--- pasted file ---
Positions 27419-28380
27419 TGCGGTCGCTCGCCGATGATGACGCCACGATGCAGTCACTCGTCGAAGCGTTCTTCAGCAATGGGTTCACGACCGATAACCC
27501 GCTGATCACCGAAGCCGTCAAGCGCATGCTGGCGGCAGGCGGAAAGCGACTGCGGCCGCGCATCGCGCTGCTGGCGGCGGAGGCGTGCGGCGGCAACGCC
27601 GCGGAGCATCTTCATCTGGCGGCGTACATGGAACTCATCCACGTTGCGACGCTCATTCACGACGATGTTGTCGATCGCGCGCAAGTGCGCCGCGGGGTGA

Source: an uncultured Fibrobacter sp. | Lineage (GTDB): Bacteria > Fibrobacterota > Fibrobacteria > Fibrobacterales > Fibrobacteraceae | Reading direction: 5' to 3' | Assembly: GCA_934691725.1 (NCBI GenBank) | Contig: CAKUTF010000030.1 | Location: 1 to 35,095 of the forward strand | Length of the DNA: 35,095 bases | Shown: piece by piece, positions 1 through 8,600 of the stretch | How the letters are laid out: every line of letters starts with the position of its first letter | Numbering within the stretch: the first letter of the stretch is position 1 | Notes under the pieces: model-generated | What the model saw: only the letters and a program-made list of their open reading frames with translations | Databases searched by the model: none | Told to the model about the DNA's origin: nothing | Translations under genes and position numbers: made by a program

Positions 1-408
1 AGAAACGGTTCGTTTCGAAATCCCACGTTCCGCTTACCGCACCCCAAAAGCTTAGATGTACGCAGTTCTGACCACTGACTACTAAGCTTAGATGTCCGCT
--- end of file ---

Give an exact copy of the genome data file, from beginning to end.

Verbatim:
Positions 27419-28380
27419 TGCGGTCGCTCGCCGATGATGACGCCACGATGCAGTCACTCGTCGAAGCGTTCTTCAGCAATGGGTTCACGACCGATAACCC
27501 GCTGATCACCGAAGCCGTCAAGCGCATGCTGGCGGCAGGCGGAAAGCGACTGCGGCCGCGCATCGCGCTGCTGGCGGCGGAGGCGTGCGGCGGCAACGCC
27601 GCGGAGCATCTTCATCTGGCGGCGTACATGGAACTCATCCACGTTGCGACGCTCATTCACGACGATGTTGTCGATCGCGCGCAAGTGCGCCGCGGGGTGA

Source: an uncultured Fibrobacter sp. | Lineage (GTDB): Bacteria > Fibrobacterota > Fibrobacteria > Fibrobacterales > Fibrobacteraceae | Reading direction: 5' to 3' | Assembly: GCA_934691725.1 (NCBI GenBank) | Contig: CAKUTF010000030.1 | Location: 1 to 35,095 of the forward strand | Length of the DNA: 35,095 bases | Shown: piece by piece, positions 1 through 8,600 of the stretch | How the letters are laid out: every line of letters starts with the position of its first letter | Numbering within the stretch: the first letter of the stretch is position 1 | Notes under the pieces: model-generated | What the model saw: only the letters and a program-made list of their open reading frames with translations | Databases searched by the model: none | Told to the model about the DNA's origin: nothing | Translations under genes and position numbers: made by a program

Positions 1-408
1 AGAAACGGTTCGTTTCGAAATCCCACGTTCCGCTTACCGCACCCCAAAAGCTTAGATGTACGCAGTTCTGACCACTGACTACTAAGCTTAGATGTCCGCT